Fiction: Constraints Of Quirk

Stacey Levine, The Girl With Brown Fur: Tales and Stories (MacAdam/Cage, 2009)

Quirk has become a mainstay of contemporary fiction and also something of a malady. Eccentric narratives featuring psychologically disheveled characters traveling through a weird space of contingency, distorted landscapes, and unfathomable conditions are a growing sub-genre. Yet emphasis on the pathological often leads to caricature; what first appears as shockingly strange loses the luster of the bizarre and novel, leading not only to a loss of believability but also of the narrative thread. This kind of pseudo-story, less a chronicle of social dysfunction than its symptom, becomes a retreat not just from realism but from coherent storytelling. In formulating an objective correlative for a character’s addled psyche, some authors tend to mechanistically craft worlds for them to inhabit which bear only a wispy resemblance to reality; they seem more like echo chambers or involuted biospheres of patented oddity. Any attention to the experiential or empirical goes out the window, or would, if the window were not a mirror reflecting inwardly and only back onto the haphazard faces of improbable characters.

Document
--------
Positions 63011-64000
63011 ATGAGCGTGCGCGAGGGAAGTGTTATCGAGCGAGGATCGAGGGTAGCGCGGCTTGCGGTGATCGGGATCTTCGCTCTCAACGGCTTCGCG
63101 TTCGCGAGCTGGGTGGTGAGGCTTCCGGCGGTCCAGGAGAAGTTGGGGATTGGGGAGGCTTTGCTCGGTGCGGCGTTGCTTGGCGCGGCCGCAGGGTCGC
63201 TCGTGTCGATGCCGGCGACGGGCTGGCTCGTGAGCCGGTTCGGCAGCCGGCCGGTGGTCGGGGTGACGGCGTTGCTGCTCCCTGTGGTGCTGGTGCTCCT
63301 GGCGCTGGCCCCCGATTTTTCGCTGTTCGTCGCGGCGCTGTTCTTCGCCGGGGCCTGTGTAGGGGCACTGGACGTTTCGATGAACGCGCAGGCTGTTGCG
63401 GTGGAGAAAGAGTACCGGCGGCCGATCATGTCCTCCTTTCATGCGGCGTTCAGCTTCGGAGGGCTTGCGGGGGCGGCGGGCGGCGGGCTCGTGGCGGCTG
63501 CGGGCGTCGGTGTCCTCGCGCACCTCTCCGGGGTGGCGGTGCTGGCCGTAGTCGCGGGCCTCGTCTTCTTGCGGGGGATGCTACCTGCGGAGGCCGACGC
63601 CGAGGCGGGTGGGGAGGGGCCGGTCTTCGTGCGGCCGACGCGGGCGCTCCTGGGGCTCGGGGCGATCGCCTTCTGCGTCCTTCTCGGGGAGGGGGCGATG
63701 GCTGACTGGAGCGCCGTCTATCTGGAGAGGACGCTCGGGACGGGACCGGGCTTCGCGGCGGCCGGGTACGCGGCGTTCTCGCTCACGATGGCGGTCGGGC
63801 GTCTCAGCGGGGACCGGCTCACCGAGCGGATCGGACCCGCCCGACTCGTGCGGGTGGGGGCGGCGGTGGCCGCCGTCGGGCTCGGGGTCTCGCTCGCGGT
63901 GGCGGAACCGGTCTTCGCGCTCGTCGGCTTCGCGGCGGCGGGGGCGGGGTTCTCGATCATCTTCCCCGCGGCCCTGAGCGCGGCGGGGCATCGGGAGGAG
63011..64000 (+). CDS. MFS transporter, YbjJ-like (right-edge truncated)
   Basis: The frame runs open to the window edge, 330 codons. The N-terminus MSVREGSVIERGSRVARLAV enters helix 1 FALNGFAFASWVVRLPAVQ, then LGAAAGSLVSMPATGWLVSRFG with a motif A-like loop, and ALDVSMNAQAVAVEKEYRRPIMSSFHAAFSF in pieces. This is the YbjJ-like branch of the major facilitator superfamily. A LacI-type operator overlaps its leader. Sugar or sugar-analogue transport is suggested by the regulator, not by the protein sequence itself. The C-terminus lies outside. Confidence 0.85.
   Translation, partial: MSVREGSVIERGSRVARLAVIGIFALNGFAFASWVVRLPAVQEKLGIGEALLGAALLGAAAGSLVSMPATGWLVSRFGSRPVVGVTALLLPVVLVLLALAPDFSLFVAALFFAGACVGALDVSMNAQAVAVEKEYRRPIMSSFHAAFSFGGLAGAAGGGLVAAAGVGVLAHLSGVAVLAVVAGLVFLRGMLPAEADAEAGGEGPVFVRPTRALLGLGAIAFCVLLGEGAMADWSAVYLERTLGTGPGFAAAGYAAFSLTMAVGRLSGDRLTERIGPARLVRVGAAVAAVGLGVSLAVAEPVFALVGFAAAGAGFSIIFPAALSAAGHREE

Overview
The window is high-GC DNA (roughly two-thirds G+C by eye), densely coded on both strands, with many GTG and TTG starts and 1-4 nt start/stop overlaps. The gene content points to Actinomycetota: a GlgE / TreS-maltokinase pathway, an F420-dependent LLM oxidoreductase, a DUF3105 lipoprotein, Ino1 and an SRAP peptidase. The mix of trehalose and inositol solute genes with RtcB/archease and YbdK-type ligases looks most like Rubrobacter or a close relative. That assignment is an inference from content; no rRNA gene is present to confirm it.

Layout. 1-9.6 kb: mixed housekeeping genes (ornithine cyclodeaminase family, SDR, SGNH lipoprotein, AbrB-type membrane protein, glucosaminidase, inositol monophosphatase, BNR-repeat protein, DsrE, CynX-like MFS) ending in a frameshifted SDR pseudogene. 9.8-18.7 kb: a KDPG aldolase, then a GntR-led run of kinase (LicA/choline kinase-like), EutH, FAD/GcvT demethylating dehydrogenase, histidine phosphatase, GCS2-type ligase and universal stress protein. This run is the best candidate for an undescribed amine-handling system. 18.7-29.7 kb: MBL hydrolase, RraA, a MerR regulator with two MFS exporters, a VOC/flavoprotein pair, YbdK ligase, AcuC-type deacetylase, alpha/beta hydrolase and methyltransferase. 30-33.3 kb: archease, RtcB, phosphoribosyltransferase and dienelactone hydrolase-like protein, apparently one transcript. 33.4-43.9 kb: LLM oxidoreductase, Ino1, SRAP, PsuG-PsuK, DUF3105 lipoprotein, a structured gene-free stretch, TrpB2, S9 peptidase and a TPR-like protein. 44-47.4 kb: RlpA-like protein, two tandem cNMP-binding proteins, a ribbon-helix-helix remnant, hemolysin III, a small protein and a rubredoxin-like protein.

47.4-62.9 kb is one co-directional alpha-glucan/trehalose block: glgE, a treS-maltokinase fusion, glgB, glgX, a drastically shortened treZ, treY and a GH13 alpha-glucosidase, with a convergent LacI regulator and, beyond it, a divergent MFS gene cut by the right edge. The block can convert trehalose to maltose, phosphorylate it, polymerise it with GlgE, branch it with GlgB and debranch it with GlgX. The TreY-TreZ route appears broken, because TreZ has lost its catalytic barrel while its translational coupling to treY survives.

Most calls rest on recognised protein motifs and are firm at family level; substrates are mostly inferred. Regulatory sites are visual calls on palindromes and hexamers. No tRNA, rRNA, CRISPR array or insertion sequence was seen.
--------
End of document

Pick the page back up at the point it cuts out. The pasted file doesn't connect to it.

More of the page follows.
Writers like A.M. Homes, Miranda July, Leni Zumas, and Robin Romm move deftly through remote or marginal regions of human enterprise, filtering their words with outré situational upheavals and linguistic dissonance. But for many other writers, quirk becomes a pretentious confection, a banal veneer of unworldliness. This is unfortunately the case with Stacey Levine’s The Girl With Brown Fur, a collection of 27 pieces which mainly read like squibs, not “tales and stories,” as the subtitle would have it.

A man parents a twig (or tries to), people with names like Lax Forb begin to doubt their own existence, and leaves fall “dogmatically.” Wolves—or one at least—sashay. Pathetic fallacy is tortured into a cartoon of the Adult Swim variety. The improbable is a constant and becomes a numbing constraint, a convention.

There are some attempts, here and there, to yoke satire to quirk, yet the brevity and lack of dimension of these micro-narratives prohibit an authentic barb from being cast. “Bill Miller” opens: “Oh, to be Bill Miller, the unreachable one with invulnerable eyes, the 35-speed bike, the sixty years more of life and a future as good as real.” Later on, we are introduced to “The World of Barry”: “Barry was everywhere and so easy to marry, full of springtime which is always hope and trust.” Abstraction and concision detract from the effectiveness for sizing up the characters in their muddled mundaneness. The most compelling story, “And You Are?,” chronicles the toxic symbiotic relationship of two women, once strangers, who become, if not lovers, then benefactors of Beckettian destiny—they cannot stay together but they must. There’s a touch of poignancy here that few of the other tales foster.

More than a couple of Levine’s characters grapple with their existence and their apparent mental or carnal disintegration in relation to it. The presiding problem is that to be an existent one needs an essence, and hardly any of these characters enjoy such a center. More gravity and substance, less quirk, would have helped.

Contributor

Jon Curley

Poet and critic Jon Curley is a New Englander currently living in New Jersey.

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